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Int J Integr Care. 2012 Jan-Mar;12:e2. Epub 2012 Jan 13.

An empirical investigation of the efficiency effects of integrated care models in Switzerland.

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Department of Public Health and Health Technology Assessment, UMIT, University of Health Sciences, Medical Informatics and Technology, Eduard Wallnöfer Zentrum 1, A-6060 Hall in Tyrol, Austria.



This study investigates the efficiency gains of integrated care models in Switzerland, since these models are regarded as cost containment options in national social health insurance. These plans generate much lower average health care expenditure than the basic insurance plan. The question is, however, to what extent these total savings are due to the effects of selection and efficiency.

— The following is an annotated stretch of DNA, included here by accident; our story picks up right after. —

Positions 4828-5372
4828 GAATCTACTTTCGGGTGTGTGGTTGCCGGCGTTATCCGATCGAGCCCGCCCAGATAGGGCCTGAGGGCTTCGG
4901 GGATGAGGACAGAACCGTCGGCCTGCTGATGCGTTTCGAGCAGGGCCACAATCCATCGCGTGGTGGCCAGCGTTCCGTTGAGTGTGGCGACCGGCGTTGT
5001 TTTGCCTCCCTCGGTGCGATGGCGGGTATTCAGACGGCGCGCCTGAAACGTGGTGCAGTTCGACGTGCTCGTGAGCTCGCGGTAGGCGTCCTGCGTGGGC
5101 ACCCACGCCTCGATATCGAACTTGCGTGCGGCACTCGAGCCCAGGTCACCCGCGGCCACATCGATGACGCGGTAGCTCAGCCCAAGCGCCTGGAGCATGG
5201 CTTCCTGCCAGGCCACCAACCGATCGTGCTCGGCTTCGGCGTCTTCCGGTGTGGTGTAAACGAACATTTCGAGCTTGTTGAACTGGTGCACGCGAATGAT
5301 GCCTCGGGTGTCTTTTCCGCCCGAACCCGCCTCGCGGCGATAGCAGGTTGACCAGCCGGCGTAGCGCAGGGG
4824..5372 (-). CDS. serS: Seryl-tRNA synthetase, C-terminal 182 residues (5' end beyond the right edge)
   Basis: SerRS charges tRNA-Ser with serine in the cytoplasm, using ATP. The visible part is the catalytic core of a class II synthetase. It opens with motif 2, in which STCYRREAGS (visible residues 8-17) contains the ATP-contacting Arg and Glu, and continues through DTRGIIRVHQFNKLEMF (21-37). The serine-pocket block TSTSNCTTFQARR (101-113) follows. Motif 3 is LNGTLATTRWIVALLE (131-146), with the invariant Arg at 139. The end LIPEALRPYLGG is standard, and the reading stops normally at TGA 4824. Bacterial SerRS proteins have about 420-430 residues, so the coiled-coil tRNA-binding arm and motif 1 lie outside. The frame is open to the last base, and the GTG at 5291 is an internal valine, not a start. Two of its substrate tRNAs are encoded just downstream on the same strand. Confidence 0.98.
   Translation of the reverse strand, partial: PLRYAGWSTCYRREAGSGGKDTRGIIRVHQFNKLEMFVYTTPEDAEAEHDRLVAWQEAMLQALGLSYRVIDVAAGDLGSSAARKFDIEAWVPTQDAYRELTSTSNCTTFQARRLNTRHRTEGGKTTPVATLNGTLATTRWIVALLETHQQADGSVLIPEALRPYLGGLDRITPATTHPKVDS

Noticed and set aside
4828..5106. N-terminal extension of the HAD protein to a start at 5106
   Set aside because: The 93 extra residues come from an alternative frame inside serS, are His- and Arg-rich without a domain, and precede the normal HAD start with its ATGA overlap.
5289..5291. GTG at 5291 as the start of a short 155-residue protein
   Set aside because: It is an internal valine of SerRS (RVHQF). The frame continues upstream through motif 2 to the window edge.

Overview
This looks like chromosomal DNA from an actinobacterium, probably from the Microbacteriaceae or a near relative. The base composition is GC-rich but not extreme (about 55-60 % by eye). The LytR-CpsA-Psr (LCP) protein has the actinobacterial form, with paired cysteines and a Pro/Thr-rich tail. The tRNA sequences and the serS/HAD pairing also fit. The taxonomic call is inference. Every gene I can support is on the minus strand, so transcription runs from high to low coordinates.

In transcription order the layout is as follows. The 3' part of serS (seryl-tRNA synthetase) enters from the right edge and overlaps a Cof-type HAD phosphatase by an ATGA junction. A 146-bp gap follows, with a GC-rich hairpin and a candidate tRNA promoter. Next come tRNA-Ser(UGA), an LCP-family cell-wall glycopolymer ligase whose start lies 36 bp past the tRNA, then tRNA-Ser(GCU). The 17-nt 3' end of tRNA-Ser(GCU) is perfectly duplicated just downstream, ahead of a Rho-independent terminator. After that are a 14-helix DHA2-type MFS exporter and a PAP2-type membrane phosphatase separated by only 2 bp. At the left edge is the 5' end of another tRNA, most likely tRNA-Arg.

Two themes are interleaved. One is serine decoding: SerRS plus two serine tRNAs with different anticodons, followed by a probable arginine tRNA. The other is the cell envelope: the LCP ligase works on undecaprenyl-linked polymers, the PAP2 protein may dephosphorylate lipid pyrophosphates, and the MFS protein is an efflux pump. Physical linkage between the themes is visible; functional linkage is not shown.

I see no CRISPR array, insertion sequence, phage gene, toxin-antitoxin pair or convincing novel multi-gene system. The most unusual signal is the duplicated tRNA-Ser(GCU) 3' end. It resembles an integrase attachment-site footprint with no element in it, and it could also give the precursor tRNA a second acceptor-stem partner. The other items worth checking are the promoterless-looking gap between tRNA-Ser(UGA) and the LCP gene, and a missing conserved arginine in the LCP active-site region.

The empirical analysis is based on data from 399,274 Swiss residents that constantly had compulsory health insurance with the Helsana Group, the largest health insurer in Switzerland, covering the years 2006-2009. In order to evaluate the efficiency of the different integrated care models, we apply an econometric approach with a mixed-effects model.


Our estimations indicate that the efficiency effects of integrated care models on health care expenditure are significant. However, the different insurance plans vary, revealing the following efficiency gains per model: contracted capitated model 21.2%, contracted non-capitated model 15.5% and telemedicine model 3.7%. The remaining 8.5%, 5.6% and 22.5%, respectively, of the variation in total health care expenditure can be attributed to the effects of selection.


Integrated care models have the potential to improve care for patients with chronic diseases and concurrently have a positive impact on health care expenditure. We suggest policy-makers improve the incentives for patients with chronic diseases within the existing regulations providing further potential for cost-efficiency of medical care.

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